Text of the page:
dir: Pierre Morel
From a flick about a guy interacting with Mexican people and saying “eh, they’re not all so bad”, the flick being The Mule and the guy being Clint Eastwood, we now transition to a flick that, were it a person, looked at The Mule and screamed “NOT RACIST ENOUGH” and proceeded to render itself into a form that would be most pleasing to people who were leaving a Trump klan rally and thought they might want to watch a movie.
Peppermint is a revenge – vigilante thriller which, in and of itself, is not unique to American cinema, since every culture has its themes of vengeance and justice. But this is the quintessential American take on the genre, which celebrates self-determination, stick-to-itiveness and achieving justice through the barrel of a gun against racial caricatures that are meant to make the viewer uncomfortable until they are shot, and then everything’s fine
There’s a reason the Republican party uses photos and footage of members of a particular vicious gang called MS-13 in its scare-mongering electoral ad campaigns: because they’re Hispanic, and many of them have face tattoos.
There’s a reason why the movie uses Hispanic men with face tattoos as the perpetrators of violence, and then as the victims of retributive violence at the hands of the movie’s heroine: because the intended audience is already made uncomfortable by them and doesn’t mind if they get offed.
They’re not people, after all, they’re animals, as a certain administration asserts.
And lest you think Our Heroine Riley (Jennifer Garner) only kills Mexicans or El Salvadorans or Guatemalans over the course of the movie, she also kills a few Anglos, being those in law enforcement or even the judiciary who are corrupt and who side with the cartel that murdered her family.
That’s right! Those bastards murdered her husband and daughter in cold blood, and then they didn’t even go to jail because of corruption, and there was no way she was going to let that slide.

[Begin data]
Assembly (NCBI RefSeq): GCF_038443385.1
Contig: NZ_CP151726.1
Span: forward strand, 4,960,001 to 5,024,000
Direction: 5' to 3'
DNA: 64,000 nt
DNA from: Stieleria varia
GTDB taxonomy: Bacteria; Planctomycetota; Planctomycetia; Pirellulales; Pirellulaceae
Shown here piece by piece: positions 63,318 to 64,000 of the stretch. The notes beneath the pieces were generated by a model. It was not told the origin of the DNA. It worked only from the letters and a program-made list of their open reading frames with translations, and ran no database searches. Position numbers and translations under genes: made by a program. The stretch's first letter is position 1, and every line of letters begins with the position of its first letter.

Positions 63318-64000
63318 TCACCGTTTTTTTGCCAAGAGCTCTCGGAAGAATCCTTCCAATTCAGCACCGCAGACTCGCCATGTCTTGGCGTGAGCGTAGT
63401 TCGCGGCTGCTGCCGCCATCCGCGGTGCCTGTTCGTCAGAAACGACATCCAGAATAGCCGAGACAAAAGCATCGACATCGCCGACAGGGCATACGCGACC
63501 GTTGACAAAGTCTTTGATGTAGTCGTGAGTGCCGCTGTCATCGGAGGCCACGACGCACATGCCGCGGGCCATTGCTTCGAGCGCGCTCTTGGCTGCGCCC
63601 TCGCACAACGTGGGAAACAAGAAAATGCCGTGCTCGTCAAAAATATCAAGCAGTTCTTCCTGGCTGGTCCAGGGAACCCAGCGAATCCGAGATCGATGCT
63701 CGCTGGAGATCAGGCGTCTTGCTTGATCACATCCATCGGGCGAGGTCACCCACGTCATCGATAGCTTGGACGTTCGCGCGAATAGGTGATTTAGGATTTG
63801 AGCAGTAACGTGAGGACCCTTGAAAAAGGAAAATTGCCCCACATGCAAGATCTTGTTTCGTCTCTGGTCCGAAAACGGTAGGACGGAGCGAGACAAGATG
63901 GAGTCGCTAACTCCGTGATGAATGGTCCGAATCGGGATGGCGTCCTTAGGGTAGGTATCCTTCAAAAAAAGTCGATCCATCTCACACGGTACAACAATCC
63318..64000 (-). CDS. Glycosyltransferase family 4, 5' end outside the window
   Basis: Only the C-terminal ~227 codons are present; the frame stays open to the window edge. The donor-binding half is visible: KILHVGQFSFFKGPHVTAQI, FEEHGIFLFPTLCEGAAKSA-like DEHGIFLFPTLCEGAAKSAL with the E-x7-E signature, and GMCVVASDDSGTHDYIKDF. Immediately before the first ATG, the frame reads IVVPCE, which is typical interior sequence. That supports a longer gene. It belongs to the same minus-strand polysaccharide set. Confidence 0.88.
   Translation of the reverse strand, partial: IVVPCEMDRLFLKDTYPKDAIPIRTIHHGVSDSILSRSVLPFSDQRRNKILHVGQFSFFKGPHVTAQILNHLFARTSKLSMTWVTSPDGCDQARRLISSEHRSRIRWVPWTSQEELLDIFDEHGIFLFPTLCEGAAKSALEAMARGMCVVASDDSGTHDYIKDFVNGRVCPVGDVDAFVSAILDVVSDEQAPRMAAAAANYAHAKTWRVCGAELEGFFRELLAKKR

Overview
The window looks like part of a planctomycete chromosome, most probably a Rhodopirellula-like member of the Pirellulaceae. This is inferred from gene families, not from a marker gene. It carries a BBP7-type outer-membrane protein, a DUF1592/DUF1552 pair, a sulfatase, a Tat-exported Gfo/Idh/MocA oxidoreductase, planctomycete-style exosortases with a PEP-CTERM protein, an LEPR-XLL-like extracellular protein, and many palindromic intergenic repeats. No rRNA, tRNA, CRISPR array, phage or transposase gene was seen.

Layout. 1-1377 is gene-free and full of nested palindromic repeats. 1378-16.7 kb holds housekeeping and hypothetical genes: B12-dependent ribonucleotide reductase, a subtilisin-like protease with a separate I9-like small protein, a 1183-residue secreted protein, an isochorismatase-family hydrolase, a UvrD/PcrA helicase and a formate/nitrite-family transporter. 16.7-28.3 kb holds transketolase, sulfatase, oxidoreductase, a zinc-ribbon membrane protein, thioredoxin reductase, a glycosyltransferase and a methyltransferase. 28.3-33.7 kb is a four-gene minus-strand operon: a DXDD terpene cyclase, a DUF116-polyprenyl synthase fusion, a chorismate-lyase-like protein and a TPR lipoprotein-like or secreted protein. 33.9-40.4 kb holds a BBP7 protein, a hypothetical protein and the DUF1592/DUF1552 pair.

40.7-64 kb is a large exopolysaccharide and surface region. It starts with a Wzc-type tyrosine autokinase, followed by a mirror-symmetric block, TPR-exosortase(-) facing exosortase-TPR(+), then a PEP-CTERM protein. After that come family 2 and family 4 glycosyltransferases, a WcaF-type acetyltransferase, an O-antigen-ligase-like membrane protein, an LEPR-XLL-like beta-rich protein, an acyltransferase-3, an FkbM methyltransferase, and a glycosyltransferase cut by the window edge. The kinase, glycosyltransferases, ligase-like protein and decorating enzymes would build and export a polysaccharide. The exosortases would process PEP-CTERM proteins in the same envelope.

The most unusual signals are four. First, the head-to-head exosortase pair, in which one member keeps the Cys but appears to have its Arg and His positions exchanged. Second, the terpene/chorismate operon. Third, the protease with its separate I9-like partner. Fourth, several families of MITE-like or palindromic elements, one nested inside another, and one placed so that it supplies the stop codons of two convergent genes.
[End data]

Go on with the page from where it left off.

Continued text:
No, the only justice is with them, hanging by their feet like Mussolini, from the Ferris wheel at the carnival where she lost her family.
Riley goes from being a bank manager to being Sarah Conner from the early Terminator films, which to many people might seem like a bit of a stretch, but Garner did play six seasons as a superspy on the TV series Alias, so maybe we’re meant to accept that she went from working suburban mom to kill craving cyborg in a few easy steps because…maybe the experiences carry over between roles.
I have no difficulty enjoying watching Jennifer Garner fight and kill people in this. She was great as Sydney Bristow in Alias, and her physicality also worked well in the Daredevil flick and Elektra as that character of the same name – both much maligned flicks, the second one especially, but it’s not like it was her fault. And even more unfortunate for her, that’s when her alliance with Ben Affleck began.
Now, having Ben Affleck as your husband probably isn’t, in total, as bad as having your family murdered by a Mexican gang. But being betrayed by that alcoholic even after having to probably sit through early cuts of Batman Versus Superman and Justice League, and having to pretend that your husband isn’t terrible in terrible movies, was probably the last agonising straw.